The team at Ohio’s Country Journal and the Ohio Ag Net have a bit of fun in this video with attire required by kids that show dairy animals. Ty Higgins, Matt Reese and Joel Penhorwood decided to join in the fun and get some white pants of their own and found some great show kids to help out with this Mel McDaniel (Baby’s Got Her Blue Jeans On) inspired parody tune to kick off coverage of this year’s Ohio State Fair!

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The Dairy Margin Protection Program: Information and opportunities

The 2014 Farm Bill initiated a new dairy risk management program that is expected to assist with price risk management when the MILC and price support programs expire this fall.

All dairy farmers will need to make a decision whether to participate or not. If a farm chooses to participate, they will also have to indicate a level of participation.

Join Ohio State University Extension experts at one of three regional meetings to learn more about the Dairy Margin Protection Program. Topics covered will include:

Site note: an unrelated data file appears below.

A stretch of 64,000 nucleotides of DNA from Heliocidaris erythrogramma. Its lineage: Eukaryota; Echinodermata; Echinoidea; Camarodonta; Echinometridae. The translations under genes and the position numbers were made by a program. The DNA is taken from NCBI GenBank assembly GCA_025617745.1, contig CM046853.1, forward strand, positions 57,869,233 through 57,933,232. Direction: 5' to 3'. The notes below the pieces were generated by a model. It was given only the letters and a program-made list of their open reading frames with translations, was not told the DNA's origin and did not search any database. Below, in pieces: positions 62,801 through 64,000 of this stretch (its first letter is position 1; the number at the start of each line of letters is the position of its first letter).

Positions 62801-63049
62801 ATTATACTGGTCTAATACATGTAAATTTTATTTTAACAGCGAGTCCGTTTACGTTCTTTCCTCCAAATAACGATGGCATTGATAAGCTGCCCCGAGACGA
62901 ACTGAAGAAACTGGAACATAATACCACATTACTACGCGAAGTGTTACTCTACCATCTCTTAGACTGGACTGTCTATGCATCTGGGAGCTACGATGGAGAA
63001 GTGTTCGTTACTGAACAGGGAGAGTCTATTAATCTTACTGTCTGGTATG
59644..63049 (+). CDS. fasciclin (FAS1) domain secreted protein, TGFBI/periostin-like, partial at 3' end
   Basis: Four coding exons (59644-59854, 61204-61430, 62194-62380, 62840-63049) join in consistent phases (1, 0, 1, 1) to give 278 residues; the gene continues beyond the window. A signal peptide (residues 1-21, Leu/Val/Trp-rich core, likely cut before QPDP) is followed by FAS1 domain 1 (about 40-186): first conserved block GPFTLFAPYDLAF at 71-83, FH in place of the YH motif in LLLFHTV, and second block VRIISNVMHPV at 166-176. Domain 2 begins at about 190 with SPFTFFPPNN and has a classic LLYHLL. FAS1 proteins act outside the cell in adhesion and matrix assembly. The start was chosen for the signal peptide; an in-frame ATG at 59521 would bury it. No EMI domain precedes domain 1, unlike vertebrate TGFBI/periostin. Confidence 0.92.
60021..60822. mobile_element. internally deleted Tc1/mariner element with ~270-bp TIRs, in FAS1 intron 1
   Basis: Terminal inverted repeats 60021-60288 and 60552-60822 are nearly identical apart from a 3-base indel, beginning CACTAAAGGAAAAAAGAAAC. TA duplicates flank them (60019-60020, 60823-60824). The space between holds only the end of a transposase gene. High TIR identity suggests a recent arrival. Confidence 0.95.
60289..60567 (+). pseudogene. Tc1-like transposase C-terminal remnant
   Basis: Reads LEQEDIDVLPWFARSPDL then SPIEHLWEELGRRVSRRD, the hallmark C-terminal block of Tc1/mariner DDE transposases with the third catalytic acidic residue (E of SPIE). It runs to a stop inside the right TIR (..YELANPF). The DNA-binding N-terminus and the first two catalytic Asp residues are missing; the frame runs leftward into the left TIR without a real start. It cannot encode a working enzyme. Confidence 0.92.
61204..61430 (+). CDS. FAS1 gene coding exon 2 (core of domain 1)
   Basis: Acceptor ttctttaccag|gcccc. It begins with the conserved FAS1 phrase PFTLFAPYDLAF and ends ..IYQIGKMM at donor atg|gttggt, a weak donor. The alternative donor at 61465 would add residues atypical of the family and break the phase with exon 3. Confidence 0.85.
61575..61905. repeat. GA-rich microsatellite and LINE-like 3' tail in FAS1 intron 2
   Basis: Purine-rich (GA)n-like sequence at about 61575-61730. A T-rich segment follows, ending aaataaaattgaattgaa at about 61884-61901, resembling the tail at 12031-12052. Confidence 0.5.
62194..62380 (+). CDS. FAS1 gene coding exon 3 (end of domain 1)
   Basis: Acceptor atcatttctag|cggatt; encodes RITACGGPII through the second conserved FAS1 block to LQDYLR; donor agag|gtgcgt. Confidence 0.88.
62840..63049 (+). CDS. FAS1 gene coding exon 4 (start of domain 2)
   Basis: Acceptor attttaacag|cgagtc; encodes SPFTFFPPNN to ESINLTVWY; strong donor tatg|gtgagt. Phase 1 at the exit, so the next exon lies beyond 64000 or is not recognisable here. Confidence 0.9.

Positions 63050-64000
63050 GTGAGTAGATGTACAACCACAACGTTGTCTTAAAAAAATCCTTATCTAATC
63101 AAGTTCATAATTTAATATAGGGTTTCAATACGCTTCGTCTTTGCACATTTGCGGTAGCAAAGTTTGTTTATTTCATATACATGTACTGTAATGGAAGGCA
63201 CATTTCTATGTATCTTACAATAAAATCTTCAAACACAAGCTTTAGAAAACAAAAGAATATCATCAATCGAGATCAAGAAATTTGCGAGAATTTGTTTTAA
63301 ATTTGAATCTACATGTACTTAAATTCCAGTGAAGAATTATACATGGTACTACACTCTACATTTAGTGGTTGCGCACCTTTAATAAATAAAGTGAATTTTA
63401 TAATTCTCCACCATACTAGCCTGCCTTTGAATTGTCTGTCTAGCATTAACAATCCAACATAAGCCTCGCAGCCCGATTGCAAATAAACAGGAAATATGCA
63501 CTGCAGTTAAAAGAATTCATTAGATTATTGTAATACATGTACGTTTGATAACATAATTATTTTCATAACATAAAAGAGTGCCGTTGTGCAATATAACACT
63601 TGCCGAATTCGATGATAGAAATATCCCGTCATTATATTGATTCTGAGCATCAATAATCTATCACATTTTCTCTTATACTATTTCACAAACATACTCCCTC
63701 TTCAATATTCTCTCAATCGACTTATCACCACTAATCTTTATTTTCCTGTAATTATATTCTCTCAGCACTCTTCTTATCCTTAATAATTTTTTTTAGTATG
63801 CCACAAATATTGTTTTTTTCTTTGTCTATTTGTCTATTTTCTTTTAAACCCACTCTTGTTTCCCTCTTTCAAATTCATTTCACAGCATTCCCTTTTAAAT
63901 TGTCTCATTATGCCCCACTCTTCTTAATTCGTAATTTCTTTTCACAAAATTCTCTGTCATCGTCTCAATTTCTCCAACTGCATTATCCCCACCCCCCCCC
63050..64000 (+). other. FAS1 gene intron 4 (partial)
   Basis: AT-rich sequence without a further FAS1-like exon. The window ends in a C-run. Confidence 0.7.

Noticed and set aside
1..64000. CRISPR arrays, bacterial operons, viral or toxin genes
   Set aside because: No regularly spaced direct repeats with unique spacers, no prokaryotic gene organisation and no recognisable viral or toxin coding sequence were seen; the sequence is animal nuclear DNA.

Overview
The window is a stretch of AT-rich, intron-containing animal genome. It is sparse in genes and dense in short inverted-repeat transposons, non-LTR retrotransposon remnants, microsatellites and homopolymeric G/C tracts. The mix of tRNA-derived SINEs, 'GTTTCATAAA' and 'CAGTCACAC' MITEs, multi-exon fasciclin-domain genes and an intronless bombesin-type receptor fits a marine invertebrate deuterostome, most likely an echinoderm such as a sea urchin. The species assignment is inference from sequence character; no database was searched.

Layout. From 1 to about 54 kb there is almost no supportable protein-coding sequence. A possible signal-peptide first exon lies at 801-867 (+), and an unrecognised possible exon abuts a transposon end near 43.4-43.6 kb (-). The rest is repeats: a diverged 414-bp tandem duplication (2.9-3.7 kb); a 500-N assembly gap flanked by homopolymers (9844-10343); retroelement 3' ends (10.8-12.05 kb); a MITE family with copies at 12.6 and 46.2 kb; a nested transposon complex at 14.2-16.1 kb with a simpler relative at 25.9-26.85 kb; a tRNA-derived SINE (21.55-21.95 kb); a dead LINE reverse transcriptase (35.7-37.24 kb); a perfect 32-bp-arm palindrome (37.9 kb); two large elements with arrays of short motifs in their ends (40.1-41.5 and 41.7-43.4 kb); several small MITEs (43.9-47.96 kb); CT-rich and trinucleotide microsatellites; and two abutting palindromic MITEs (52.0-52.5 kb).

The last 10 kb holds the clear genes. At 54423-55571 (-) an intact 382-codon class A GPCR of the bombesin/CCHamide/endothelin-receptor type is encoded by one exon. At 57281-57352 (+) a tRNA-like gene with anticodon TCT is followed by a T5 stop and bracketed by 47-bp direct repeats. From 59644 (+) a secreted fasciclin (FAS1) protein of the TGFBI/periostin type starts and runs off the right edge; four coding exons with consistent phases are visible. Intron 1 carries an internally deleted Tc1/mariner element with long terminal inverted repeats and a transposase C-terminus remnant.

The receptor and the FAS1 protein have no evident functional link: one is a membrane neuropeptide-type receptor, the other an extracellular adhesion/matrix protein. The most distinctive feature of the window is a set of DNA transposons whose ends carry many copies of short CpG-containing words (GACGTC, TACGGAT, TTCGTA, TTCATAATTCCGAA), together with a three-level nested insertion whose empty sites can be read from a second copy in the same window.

• What is the DMPP and how will it work?

• Dairy Decision Tool Software Demo

• Dairy Cost of Production and tools for calculating

your costs and margin.

• Should our farm participate in this program?

• Potential impacts on profitability

The meetings are:

• Sept. 3 at Romer’s in St Henry (call 419-739-6580).

• Sept. 11 at Mahoning County Experimental Farm (call 330-533-5538)

• OARDC Shisler Center (call 330-264-8722)

Follow-up meetings will be held to review risk-management alternatives and provide training in the use of the Dairy Decision Software Tools.… Continue reading

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TPP makes incremental progress

In early July chief negotiators from the 12-member countries of the Trans-Pacific Partnership (TPP) met in Ottawa, Ontario, to continue working through technical issues of the various chapters. While the prevailing view is that continuous progress is being made on resolving texts in a number of areas, decisions on several unresolved issues will have to be made at the ministerial levels of the member countries.

In addition, many of the unresolved issues in non-agricultural areas continue to be dependent on the outcome of the ongoing bilateral discussions between the United States and Japan on market access issues regarding agricultural products, particularly the sensitive products (rice, dairy, beef, pork, wheat, barley and sugar) and automobiles. Another round of bilateral meetings between the two countries were held in Washington, D.C. later this month. The TPP negotiations have high stakes for agriculture.

“We see other TPP countries now realizing that Japan is a real problem here, so I think there is going to be added pressure on Japan to add more market access,” said Howard Hill, National Pork Producers Council president.… Continue reading